"'drop in' is really shutdown-remove-plate-swap-batteries-start-up-again. It's easier to leave it to charge up a bit while having a shower, making a sandwich etc., no?"
Not when you're camping in a field, trapsing half way up a mountain, sunning yourself on a beach or on a long flight it's not.
Every smartphone I've ever had barely makes it past 8pm before it desperately needs a charge. If there's ever a chance of randomness in my day, my spare battery can deal with it.
Those external battery/rechargers are so slow, it means leaving your phone off for at least an hour before things become useful again. Useless on a long train journey when my only entertainment is my phone.
Then there's the fact that batteries lose their change over time. A year later and my original phone battery holds only holds 60% of it's original charge.
Re: Market share drop not surprising
Exactly. Automatic No-Sale for me.
I really like HTC phones and much prefer them to any of the competition but without a removable battery or minimum 2 days of average use (which would probably include about 2 hours of ebook use) then a phone is not even on my contemplation list.
These niggles, not essential but would definitely help HTC claw back market share...
Longer lasting batteries
Louder external speaker
Louder headphone volume
At least one high end 'Nexus' model (although I'd probably stick with Sense as I think most of integrated apps are far superior to most Google/third party versions). In fact perhaps if they just released a Nexus style version as an OTA sidegrade for all their models then both Sense and stock lover could both be happy.
Chris D Rogers
Indeed. Many of my Mac owning designer friends are upset that Apple seem to be ignoring them after many, many years of devoted loyal service. Whilst there's still a way to go before they're likely to switch platform, perhaps this is the angle MS needs to claw back market share... Emphasize a professional OS for professional people. They should stop messing about in the consumer area and aim squarely at professional vertical markets, especially those in engineering and design.
Whatever happens, aside from high end gaming, the desktop will decline rapidly outside the workplace as consumers can now consume on anything. Better for MS to concentrate it's Windows OS on professionals who more likely than not will need a quality desktop and do something separate (I mean completely separate) for the plebs.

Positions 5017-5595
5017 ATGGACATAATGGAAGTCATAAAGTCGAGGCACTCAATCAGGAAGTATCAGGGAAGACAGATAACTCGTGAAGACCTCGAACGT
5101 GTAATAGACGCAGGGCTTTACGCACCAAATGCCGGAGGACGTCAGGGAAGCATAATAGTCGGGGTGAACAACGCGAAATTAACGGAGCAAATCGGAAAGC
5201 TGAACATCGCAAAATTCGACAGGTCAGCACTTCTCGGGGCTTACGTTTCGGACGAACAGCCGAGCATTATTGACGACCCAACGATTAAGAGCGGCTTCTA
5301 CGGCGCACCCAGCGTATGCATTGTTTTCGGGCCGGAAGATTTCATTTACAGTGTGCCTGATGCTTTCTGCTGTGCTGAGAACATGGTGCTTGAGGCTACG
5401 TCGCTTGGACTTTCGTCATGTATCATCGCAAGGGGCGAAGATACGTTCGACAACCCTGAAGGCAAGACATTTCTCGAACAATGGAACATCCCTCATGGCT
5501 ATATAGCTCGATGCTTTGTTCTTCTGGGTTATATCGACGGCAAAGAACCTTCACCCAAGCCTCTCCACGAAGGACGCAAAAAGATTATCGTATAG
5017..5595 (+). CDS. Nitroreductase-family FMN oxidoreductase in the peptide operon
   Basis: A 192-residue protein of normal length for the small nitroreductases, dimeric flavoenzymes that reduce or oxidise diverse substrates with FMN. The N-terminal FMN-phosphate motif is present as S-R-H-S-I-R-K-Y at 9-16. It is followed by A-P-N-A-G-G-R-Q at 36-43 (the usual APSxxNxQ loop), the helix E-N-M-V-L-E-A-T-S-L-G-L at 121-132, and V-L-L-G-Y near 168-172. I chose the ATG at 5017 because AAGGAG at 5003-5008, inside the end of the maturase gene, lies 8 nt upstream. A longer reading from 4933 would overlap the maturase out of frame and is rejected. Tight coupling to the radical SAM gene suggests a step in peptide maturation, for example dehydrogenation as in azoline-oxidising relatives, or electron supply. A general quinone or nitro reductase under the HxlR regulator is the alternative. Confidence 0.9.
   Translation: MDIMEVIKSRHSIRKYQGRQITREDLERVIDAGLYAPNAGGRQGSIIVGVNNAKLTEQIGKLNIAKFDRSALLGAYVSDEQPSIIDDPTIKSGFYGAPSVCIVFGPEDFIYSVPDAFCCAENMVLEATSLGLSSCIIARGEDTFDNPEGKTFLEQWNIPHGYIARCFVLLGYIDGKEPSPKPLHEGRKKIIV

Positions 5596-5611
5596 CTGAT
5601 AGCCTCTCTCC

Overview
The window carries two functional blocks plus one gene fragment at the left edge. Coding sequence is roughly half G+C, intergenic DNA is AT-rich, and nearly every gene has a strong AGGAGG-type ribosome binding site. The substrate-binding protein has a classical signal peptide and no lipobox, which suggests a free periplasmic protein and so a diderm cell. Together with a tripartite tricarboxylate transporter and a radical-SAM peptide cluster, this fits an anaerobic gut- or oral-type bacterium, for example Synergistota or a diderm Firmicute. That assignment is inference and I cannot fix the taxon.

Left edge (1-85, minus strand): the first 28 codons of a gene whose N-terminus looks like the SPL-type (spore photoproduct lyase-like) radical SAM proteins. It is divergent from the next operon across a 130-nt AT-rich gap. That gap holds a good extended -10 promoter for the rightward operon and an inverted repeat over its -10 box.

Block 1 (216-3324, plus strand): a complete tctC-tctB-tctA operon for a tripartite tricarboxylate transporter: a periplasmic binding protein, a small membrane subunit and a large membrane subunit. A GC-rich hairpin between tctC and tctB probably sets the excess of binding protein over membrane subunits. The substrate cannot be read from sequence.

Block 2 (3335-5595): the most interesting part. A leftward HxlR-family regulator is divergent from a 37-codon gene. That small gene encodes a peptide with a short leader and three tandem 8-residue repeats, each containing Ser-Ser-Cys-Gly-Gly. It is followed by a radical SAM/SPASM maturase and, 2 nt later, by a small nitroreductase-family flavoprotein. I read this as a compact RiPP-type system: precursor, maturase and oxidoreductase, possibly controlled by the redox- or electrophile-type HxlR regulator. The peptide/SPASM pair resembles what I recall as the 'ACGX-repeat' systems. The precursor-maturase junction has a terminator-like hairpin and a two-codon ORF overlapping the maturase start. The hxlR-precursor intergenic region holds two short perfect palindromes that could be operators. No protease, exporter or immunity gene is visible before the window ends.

For a very long time, I've had Google's "Don't be evil" thrown into the same bullshit bucket as Apple's "It just works"
People don't think Google are 'nice'. Just because they had good intentions way back in the mists of time, when they were small and spritely doesn't mean they can continue with that wonderful thought now that they're a huge megacorp.
Basically, nice guys don't get the girls and this applies in business as much as real life.
Re: Google, device manufacturers and developers are all the problem
I agree with almost everything you say except...
"They typically fall in to the cheaper crowd (but not always) given all the free android phones you can get."
The thing is, most blogged reports don't mention Android sale broken down into budget so it's hard to find exact figures. However, I did find something on uSwitch.
The UK current top 10 selling phones (uSwitch) reads as follows...
£540 Apple iPhone 4S 16GB Black
£420 Samsung Galaxy S2
£540 Apple iPhone 4S 16BG White
£384 Nokia Lumina 800
£478 Samsung Galaxy Note
£460 Blackberry Bold 9900
£492 HTV One X
£468 Samsung Galaxy Nexus
£354 Samsung Galaxy S
£430 HTC Sensation XL
I used the clove.co.uk site to get the contract free prices.
Why they thought they needed to mention the same model of iPhone twice is a mystery. Anyway, I'm sure there are a lot of cheap Android phone out there but of the Android phones (with maybe the exception of the old Samsung Galxay S) in that list are high end models.
And whilst I completely agree with you that Google need to buck up their APIs in a load of areas, and may lose market share at the top end to MS if they don't sort things out, I'm pretty sure they'll still command the middle and low end markets for some significant time to come. I think MS may carve themselves out a nice solid area of their own with solid utilitarian apps but I'm doubtful the clever/different apps will make their way onto the platform.